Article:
Depression & Anxiety

A Guide to Emotions

Depression & Anxiety

Emotions. Can’t live with them, can’t live without them. While we may think we prefer an emotionless life, and often while we try to create this through numbing behaviors, I can assure you that this is not the way to go. Our emotions are important, and within them they contain messages that are worth paying attention to. 

Just like an attention-starved child, our emotions are clamoring for us to take notice. When we fail to pay attention, often it inspires a sense of invalidation, and the escalation begins. Conversely, when we give them the attention they deserve, the opposite is true, and relief is not long off. 

Our experience of emotion serves three fundamental purposes:

  1.  They motivate behavior. When we experience a sense of guilt because we feel lazy, those feelings just might cause up to get up off the couch and go do something. Likewise, when we’re feeling happy, this is when we’re most likely to want to spend time connecting with and helping others. 
  2. They communicate to others what is going on with us. To others, our emotions help to fill in the gaps of communication when words fail, or corroborate a story, or communicate the urgency or depth of our feelings.
  3. They communicate to ourselves about things of which perhaps we have not given enough attention.  

It is on this third function of emotion that is of interest in this article. Knowing that our emotions have a message for us is not going to be effective unless we are able to decode what they’re trying to tell us.


Regarding happiness, we can think of the emotion as existing on the spectrum from joy or bliss to contentment or a sense of calm. Happiness reminds us that things are going well, that there are others we care about and things we care about. Where we find joy, is where we are reenergized, excited, and passionate. 

What Happiness Blinds Us To

We run into trouble when our desire for happiness causes us to overlook the risks involved with any particular activity or knowingly ignore the signs. Also, when we are unaware of areas for potential growth, and unable to see opportunities for change, we have allowed our desire for happiness too much free reign. 


The feeling of sadness at its best provide us with the ability to be reflective. When it is disappointment we feel, this lets us know that our expectations weren’t met, but in the best way, shows us how much we care and what we believe is possible. When sadness takes the shape of grief or loss, we are able to honor what was lost with the full extent of our sadness.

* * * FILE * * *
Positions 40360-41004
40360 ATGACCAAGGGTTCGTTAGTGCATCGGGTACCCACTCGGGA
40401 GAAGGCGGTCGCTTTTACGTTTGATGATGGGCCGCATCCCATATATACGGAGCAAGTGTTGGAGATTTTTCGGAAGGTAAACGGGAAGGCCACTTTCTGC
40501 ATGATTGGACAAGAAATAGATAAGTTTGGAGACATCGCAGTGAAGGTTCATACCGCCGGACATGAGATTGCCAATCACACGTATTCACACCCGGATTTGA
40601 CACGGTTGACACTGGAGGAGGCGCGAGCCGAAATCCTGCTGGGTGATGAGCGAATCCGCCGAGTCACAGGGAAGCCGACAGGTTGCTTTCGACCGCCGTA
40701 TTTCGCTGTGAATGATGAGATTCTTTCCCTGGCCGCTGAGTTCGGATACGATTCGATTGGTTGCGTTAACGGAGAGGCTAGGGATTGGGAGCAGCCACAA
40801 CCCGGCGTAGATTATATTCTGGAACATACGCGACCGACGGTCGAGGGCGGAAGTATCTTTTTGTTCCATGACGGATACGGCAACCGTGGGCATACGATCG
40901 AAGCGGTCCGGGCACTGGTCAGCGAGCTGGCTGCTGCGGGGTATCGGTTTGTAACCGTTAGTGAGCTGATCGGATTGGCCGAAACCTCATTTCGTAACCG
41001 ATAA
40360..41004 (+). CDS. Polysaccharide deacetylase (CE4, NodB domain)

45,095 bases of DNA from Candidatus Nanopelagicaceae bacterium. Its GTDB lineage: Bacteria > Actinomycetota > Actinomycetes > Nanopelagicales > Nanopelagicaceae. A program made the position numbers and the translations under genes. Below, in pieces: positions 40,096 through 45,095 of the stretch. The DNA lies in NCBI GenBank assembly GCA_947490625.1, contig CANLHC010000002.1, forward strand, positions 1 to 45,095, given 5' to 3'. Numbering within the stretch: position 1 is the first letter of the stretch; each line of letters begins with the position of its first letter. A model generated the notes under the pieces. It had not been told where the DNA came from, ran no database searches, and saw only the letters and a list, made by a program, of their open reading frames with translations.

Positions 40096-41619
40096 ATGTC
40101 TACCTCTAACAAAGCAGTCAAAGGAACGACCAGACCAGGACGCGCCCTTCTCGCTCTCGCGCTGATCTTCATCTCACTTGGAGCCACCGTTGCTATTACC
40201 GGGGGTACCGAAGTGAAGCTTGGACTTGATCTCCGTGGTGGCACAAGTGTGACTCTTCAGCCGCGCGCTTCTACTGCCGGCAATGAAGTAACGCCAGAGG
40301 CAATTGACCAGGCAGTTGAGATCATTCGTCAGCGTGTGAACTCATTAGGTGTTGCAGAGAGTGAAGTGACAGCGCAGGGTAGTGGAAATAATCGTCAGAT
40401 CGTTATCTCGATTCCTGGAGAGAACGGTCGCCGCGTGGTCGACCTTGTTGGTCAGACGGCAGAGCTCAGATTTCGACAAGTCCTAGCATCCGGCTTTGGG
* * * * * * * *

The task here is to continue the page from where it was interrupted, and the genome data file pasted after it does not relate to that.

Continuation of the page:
What Sadness Blinds Us To

As a shadow emotion, sadness temps us to run from connection and instead isolate.  We tell ourselves the story that if we never allow ourselves to get our hopes up, or others to get close, that we do not have to again experience the same pain. However, this too keeps us from enjoying a full life. 

Fear/ Anxiety

The job description of fear is to be our protector. The fear that keeps you from driving too fast, or sharing personal details of your life with a stranger  is motivated from a place of self-protection. Anxiety too can be a friend, in that it helps you to care about behaving in socially acceptable ways, and motivates quality work. 

Embarrassment, and even guilt can be healthy emotions, in that they teach you who you don’t want to be, and situations you would like to avoid. As with the other emotions,  the battle is not fighting your experience of fear, but rather your reaction to it, and learning to cope with discomfort. 

What Anxiety Blinds Us To

When you become overwhelmed with fear, or fraught with anxiety to the place where you become ineffective, numb, or paranoid, you are no longer in charge of your emotions, and rather, they are in control of you. When you’ve experienced something chronic or traumatic stress in your life,  out of the fear of a repeat circumstance is the potential to develop faulty beliefs about yourself, others, and the world in general. This may likely impede one’s ability to create meaningful connections with others. 


Often when it comes to anger, we have difficulty understanding that it is anything other than a purely negative emotion. But of course, this is not true, as we often confuse the feeling of anger with the reaction of aggression. 

The healthiest version of anger is viewing it as a message to yourself that things are not okay, that your rights are being violated, or that you’re not being treated as you should. It tells you that you’re feeling the pressure to “be strong” or tough, and belongs to the part of you that believes by fighting you’re actually protecting yourself. 

The reaction of anger tells you that there has been a boundary violation, and gives you a good indication of what you believe needs to change about an interaction, a relationship, or the world.  In many ways this too is where we find our passion. 

What Anger Blinds Us To

It is of course not difficult to recognize that anger can be taken too far. It can give way to bitterness and resentment, although these too just show you where you still need to heal. Anger unchecked may also blind you to whatever other emotions you may be experiencing, and stand in the way of gaining an accurate understanding of yourself. 

Having the knowledge to search for the deeper message that your emotions are sending is important work, not just of those in recovery, but of anyone looking to have a full and meaningful life. We’ve covered the four main emotions here, but want to hear from you, what have you learned from your emotions when you’ve taken the time to listen?


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